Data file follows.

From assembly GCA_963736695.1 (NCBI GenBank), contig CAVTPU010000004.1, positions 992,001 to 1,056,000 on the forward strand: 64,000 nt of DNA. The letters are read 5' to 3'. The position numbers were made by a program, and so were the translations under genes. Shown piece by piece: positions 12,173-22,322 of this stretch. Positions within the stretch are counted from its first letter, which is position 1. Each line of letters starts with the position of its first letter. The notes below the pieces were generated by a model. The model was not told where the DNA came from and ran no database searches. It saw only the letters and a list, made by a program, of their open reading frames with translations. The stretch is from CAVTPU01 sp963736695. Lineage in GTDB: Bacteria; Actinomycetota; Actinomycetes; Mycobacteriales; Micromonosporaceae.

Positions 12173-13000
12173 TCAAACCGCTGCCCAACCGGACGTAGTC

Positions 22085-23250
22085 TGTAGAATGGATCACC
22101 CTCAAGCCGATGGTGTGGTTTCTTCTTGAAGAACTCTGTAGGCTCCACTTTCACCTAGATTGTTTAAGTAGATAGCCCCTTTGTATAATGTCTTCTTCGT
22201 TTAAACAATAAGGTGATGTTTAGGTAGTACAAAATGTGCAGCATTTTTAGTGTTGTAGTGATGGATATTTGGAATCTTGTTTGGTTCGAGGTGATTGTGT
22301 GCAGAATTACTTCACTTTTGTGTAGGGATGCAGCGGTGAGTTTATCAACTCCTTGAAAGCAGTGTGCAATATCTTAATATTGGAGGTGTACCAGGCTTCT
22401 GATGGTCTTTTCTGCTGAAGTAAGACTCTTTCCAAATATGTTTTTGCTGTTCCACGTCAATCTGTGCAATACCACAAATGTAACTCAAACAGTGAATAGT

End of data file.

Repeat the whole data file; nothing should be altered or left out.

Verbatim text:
From assembly GCA_963736695.1 (NCBI GenBank), contig CAVTPU010000004.1, positions 992,001 to 1,056,000 on the forward strand: 64,000 nt of DNA. The letters are read 5' to 3'. The position numbers were made by a program, and so were the translations under genes. Shown piece by piece: positions 12,173-22,322 of this stretch. Positions within the stretch are counted from its first letter, which is position 1. Each line of letters starts with the position of its first letter. The notes below the pieces were generated by a model. The model was not told where the DNA came from and ran no database searches. It saw only the letters and a list, made by a program, of their open reading frames with translations. The stretch is from CAVTPU01 sp963736695. Lineage in GTDB: Bacteria; Actinomycetota; Actinomycetes; Mycobacteriales; Micromonosporaceae.

Positions 12173-13000
12173 TCAAACCGCTGCCCAACCGGACGTAGTC

Positions 22085-23250
22085 TGTAGAATGGATCACC
22101 CTCAAGCCGATGGTGTGGTTTCTTCTTGAAGAACTCTGTAGGCTCCACTTTCACCTAGATTGTTTAAGTAGATAGCCCCTTTGTATAATGTCTTCTTCGT
22201 TTAAACAATAAGGTGATGTTTAGGTAGTACAAAATGTGCAGCATTTTTAGTGTTGTAGTGATGGATATTTGGAATCTTGTTTGGTTCGAGGTGATTGTGT
22301 GCAGAATTACTTCACTTTTGTGTAGGGATGCAGCGGTGAGTTTATCAACTCCTTGAAAGCAGTGTGCAATATCTTAATATTGGAGGTGTACCAGGCTTCT
22401 GATGGTCTTTTCTGCTGAAGTAAGACTCTTTCCAAATATGTTTTTGCTGTTCCACGTCAATCTGTGCAATACCACAAATGTAACTCAAACAGTGAATAGT